Easy Embedding of HTML5 Video on a Drupal Site

For the past year, I've watched the HTML5 <video> element debate (mostly over video formats/containers) with a great interest—I abhor having to use Adobe Flash on my sites to embed video, especially since that means many videos don't work on my Linux workstation (which doesn't have Flash), or on my iPhone/iPad.

The HTML5 <video> element (and similarly, the less-supported <audio> element) promises to take away the stress of having to have flash players, FLV-encoded video, etc. just to show a viewer a non-static piece of content.

In its simplest form, you can add the following code to embed a video on your page:

<video src="video-file.m4v"></video>

On my Drupal sites, I've been wanting to be able to simply grab an m4v video exported from iMovie, QuickTime, or straight from my camera, attach it to a post via a filefield, and have it display. In the old days, I would use SWFTools to embed the video using Flash.

I've found a solution that, in my opinion, is much more elegant, using the <video> element, with a Flash fallback for Internet Explorer:

  1. I set up a filefield with which I can attach an m4v file to a piece of content.
  2. I enabled Custom Formatters (an excellent Drupal module for CCK), and set up a simple formatter for this filefield with the code below:

<div class="html5-video-player">
  <video controls="controls" preload="none" width="640" height="360">
    <source src="[site-url]/[filefield-filepath]" type='video/mp4; codecs=&quot;avc1.42E01E, mp4a.40.2&quot;'>
    <object width="640" height="384" type="application/x-shockwave-flash" data="[site-url]/sites/all/libraries/flowplayer/flowplayer-3.2.2.swf">
      <param name="movie" value="[site-url]/sites/all/libraries/flowplayer/flowplayer-3.2.2.swf" />
      <param name="allowfullscreen" value="true" />
      <param name="flashvars" value=' &quot;[site-url]/[filefield-filepath]&quot;, &quot;autoPlay&quot;:false, &quot;autoBuffering&quot;:false, &quot;canvas&quot;:{&quot;backgroundColor&quot;:&quot;#000000&quot;}, &quot;scaling&quot;:&quot;fit&quot;}}' />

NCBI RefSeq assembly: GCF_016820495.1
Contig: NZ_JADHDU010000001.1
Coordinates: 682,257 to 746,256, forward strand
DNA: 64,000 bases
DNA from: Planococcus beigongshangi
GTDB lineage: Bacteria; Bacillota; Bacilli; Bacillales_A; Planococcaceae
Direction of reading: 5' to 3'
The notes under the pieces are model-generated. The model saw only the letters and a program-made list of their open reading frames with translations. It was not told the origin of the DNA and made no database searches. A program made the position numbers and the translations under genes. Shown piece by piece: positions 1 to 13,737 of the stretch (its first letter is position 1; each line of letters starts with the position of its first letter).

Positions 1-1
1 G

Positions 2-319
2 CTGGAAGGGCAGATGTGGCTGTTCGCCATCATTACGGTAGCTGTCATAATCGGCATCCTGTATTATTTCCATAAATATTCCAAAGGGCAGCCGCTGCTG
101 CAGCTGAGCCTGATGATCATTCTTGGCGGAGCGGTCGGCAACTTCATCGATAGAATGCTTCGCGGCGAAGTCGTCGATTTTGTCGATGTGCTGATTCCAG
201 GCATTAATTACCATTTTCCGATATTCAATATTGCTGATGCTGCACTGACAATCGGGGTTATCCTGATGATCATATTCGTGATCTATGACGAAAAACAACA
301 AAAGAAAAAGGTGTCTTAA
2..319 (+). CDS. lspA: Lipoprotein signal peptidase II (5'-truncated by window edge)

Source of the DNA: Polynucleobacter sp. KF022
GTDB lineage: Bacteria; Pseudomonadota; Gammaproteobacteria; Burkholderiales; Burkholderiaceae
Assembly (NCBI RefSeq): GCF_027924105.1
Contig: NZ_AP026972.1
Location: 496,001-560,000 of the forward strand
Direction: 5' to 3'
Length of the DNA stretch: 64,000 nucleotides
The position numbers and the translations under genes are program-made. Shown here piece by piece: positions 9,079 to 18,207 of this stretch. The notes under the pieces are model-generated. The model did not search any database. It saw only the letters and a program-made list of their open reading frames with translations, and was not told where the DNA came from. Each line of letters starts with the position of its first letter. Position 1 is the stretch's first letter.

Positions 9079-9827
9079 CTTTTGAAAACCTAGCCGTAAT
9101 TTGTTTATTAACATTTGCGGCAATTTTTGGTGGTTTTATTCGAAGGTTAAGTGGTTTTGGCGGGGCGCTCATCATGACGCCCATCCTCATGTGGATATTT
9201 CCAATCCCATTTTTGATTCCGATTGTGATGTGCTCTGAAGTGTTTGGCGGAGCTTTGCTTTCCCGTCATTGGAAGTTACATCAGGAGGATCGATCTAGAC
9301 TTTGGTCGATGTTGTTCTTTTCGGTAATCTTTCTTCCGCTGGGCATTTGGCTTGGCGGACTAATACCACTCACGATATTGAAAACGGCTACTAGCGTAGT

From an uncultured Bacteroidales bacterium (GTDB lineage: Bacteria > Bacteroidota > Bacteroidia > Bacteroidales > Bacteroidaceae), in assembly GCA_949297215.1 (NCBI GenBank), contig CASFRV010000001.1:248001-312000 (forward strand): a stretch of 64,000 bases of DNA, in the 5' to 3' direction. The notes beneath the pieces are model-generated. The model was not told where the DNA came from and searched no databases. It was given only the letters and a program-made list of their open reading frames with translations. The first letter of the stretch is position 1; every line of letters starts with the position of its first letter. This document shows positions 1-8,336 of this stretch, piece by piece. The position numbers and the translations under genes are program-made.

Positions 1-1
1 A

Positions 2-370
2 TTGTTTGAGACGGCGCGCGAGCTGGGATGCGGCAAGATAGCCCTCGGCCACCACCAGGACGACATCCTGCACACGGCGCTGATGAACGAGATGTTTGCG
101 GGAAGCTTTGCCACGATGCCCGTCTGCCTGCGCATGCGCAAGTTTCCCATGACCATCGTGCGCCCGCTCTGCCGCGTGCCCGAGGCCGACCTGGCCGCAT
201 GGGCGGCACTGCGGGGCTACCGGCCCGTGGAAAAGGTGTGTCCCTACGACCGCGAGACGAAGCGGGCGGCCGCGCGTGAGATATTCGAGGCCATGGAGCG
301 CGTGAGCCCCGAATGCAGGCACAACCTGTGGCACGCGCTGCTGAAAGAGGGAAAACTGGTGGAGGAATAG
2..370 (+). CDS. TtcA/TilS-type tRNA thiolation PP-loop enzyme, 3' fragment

</object>
  </video>
  <a href="[site-url]/[filefield-filepath]">Download this video (MP4)</a>
</div>

Two caveats:

  1. FireFox = no-go. This probably deserves a post of its own, because I think the Mozilla people are shooting themselves in the foot on this issue, and might drag down the adoption of the <video> element, but they're basically not going to support H.264/m4v video. So if you want to support FireFox, you'll have to recompress your video again and upload it to another filefield as an OGG Video, then make a more advanced PHP custom formatter to add in a link to that filefield.
  2. Internet Explorer versions 8 and below will fall back to Flash. Not ideal, but that's how it is.
  3. For the video to play across all devices, you have to encode it using the H.264 baseline profile... you can encode with higher settings, but then the iPhone, iPad, or both might not play the video.

Luckily, though, including a download link to the video will allow even the most ancient browser the ability to at least download the video for viewing apart from the browser.

Getting this working in FireFox

To get FireFox support, you'll need to modify your workflow a bit. For the video filefield, make it a two-value filefield, then set up a new Custom Formatter with the 'Advanced' editor. Use the code below (PHP) for your custom formatter, and name it something like 'Universal HTML5 Video Formatter.' Then attach an M4V file as the first filefield item, and the OGV file as the second. Voila! Every browser back to the good ol' days of IE6 is supported!

<?php
// Define video file locations
$m4v_video = '/' . $element['#node']->field_video_podcast[0]['filepath'];
$ogv_video = '/' . $element['#node']->field_video_podcast[1]['filepath'];

// Print HTML5 video code
print '<div class="html5-video-player">
  <video controls="controls" preload="none" width="640" height="360">
    <source src="'
. $m4v_video . '" type="video/mp4" />
    <source src="'
. $ogv_video . '" type="video/ogg" />
    <object width="640" height="384" type="application/x-shockwave-flash" data="/sites/all/libraries/flowplayer/flowplayer-3.2.2.swf">
      <param name="movie" value="/sites/all/libraries/flowplayer/flowplayer-3.2.2.swf" />
      <param name="allowfullscreen" value="true" />
      <param name="flashvars" value=\'config={"clip": {"url": "'
. $m4v_video . '", "autoPlay":false, "autoBuffering":false, "canvas":{"backgroundColor":"#000000"}, "scaling":"fit"}}\' />
    </object>
  </video>
  Download this video: <a href="'
. $m4v_video . '">MP4</a> | <a href="' . $ogv_video . '">OGV</a>
</div>'
;
?>

Note: I am using the 'field_video_podcast' field for my nodes - your field name might be different. Also, I used Oggifier as a GUI for ffmpeg2theora, though I still maintain it's stupid to have to make two video files just to support FireFox, standards be darned. Especially when FireFox won't accept an .ogv filename with spaces (see my comment below)!

Dive into HTML5 - Video - a great source for more info on this topic.

Comments

Open Source Catholic's picture

Ugh... can't get an Input format to not replace [site-url] with http://www.opensourcecatholic.com/

Advancing the faith.

Jason V.'s picture